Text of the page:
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What Rally Racing Taught Me About Business: Part III – Trust Your Co-Driver


No rally racer drives alone. There’s always a “co-driver” who rides shotgun in every rally car. And in an actual race this co-pilot, is talking literally constantly. Every step of the way, they give audible cues and provide instructions about the terrain, the degree of every single turn, alerting the driver to any unusual danger, and keep track of the distance of each turn and each straightaway.

When I recently had my first experience with rally racing, I learned quickly how vital it was to my success to have a good co-driver and be able to blindly rely on them. Without the co-driver, rally racing drivers could crash five times over, and certainly wouldn’t cross finish line ahead of the competition.

Interestingly, it’s the same with business. We all have co-drivers, whether in our personal life or in business. Whether they’re investors or business partners or staff, no entrepreneur does it all alone, and we shouldn’t. To succeed in business, we need partners we can trust.

The Key Is Communication

In rally racing, co-drivers use a specifically coded rally language. It uses the minimal amount of words necessary, but provides total accuracy for the driver to hear, process, and take action while propelling the vehicle forward through all the chaos at up to 140mph.  If the driver misunderstands or the co-driver miscommunicates, things can fall apart and the race is over.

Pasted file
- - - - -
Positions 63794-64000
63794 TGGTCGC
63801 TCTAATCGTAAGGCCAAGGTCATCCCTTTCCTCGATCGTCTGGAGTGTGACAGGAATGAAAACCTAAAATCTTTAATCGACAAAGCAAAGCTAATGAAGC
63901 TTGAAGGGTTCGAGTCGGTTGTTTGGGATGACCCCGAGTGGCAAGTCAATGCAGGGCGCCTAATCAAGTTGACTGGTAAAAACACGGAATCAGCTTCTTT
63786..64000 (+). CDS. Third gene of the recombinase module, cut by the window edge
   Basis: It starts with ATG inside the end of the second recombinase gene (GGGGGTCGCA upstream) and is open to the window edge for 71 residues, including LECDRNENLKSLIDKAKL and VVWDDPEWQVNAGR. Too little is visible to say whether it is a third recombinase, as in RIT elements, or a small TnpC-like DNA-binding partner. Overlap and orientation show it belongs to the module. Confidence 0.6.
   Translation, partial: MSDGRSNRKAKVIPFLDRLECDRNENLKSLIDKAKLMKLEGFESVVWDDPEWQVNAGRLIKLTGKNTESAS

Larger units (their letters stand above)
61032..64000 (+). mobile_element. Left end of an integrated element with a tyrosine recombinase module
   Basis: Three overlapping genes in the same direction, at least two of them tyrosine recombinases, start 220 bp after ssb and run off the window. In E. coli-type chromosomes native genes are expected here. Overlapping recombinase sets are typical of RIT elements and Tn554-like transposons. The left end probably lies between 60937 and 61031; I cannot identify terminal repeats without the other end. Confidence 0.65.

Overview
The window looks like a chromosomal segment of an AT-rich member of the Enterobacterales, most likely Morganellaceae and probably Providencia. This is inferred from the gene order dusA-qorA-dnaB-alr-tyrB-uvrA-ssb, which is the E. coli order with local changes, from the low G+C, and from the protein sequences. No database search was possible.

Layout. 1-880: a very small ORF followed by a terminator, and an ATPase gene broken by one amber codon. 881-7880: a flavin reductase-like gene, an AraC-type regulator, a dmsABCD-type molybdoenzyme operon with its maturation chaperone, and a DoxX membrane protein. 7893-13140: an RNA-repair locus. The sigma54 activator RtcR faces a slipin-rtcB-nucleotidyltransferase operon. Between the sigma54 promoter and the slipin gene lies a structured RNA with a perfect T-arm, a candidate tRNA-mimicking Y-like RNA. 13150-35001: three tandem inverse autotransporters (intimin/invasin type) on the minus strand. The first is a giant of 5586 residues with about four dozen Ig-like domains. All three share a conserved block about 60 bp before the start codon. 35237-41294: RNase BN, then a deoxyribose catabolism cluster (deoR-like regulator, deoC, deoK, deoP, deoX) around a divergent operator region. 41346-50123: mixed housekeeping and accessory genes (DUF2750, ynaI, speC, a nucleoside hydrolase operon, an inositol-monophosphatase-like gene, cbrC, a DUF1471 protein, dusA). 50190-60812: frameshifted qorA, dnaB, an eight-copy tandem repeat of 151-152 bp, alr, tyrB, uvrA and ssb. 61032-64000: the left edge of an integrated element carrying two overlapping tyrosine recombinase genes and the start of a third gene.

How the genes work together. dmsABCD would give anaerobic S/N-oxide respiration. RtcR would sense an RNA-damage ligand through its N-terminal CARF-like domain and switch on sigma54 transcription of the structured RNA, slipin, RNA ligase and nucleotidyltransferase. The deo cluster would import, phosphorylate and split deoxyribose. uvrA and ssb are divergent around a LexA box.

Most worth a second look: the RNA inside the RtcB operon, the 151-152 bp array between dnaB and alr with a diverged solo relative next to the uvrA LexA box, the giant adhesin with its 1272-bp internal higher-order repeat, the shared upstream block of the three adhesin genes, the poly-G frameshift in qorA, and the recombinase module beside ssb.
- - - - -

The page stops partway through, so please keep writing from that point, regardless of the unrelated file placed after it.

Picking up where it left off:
Some might argue the co-driver is actually the more important person in the cockpit. But in reality, the two are completely interdependent. One cannot win a race — or even come close — without the other. Their communication must be fluid, constant, and seamless. The driver must at all times be listening intently, processing, and acting on the information from his co-driver.

In business, it’s important to have strong communication between yourself and your “co-drivers.” It’s just as important for you to listen to them as it is for them to advise you. A lack of communication can lead you to overlook obstacles, misjudge situations or lead you to go too fast or too slow. Unconditional and blind trust is what makes the relationship between driver and co-pilot special. In business, if investors don’t trust you, your business is sure to crash and burn. If your partners have no trust in you or into each other, you’ll never be able to move your business in the direction it needs to go.

Of course, in rally racing, each driver has only one co-driver; in business, you’ll have no shortage of people who have advice for you, who want to be your co-driver. With so many voices in your ear, it’s important to be able to tell which ones need to be tuned out and which ones should be heeded. It all comes down to choosing your co-drivers carefully. Ultimately, we are responsible for our own decisions, but our trusted co-drivers can help us avoid disaster, if only we communicate.

Did you experience similar situations with your co-drivers? How has a co-driver helped you and your business?


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